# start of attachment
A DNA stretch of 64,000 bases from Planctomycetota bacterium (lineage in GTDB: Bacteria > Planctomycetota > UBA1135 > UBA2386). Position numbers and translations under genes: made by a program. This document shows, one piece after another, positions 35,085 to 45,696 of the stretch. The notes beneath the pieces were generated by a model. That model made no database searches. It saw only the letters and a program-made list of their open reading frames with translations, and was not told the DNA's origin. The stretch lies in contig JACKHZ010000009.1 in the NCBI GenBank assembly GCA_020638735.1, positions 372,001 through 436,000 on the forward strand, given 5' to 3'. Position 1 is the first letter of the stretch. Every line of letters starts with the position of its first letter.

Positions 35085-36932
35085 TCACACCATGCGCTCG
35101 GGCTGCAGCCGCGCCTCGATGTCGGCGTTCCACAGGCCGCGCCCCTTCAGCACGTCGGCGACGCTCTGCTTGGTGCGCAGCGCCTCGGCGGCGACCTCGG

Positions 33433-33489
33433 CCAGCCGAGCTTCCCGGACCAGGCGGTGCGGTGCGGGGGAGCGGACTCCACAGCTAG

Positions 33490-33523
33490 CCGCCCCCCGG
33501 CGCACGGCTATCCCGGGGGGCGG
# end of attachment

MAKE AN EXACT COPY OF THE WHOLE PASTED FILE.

A DNA stretch of 64,000 bases from Planctomycetota bacterium (lineage in GTDB: Bacteria > Planctomycetota > UBA1135 > UBA2386). Position numbers and translations under genes: made by a program. This document shows, one piece after another, positions 35,085 to 45,696 of the stretch. The notes beneath the pieces were generated by a model. That model made no database searches. It saw only the letters and a program-made list of their open reading frames with translations, and was not told the DNA's origin. The stretch lies in contig JACKHZ010000009.1 in the NCBI GenBank assembly GCA_020638735.1, positions 372,001 through 436,000 on the forward strand, given 5' to 3'. Position 1 is the first letter of the stretch. Every line of letters starts with the position of its first letter.

Positions 35085-36932
35085 TCACACCATGCGCTCG
35101 GGCTGCAGCCGCGCCTCGATGTCGGCGTTCCACAGGCCGCGCCCCTTCAGCACGTCGGCGACGCTCTGCTTGGTGCGCAGCGCCTCGGCGGCGACCTCGG

Positions 33433-33489
33433 CCAGCCGAGCTTCCCGGACCAGGCGGTGCGGTGCGGGGGAGCGGACTCCACAGCTAG

Positions 33490-33523
33490 CCGCCCCCCGG
33501 CGCACGGCTATCCCGGGGGGCGG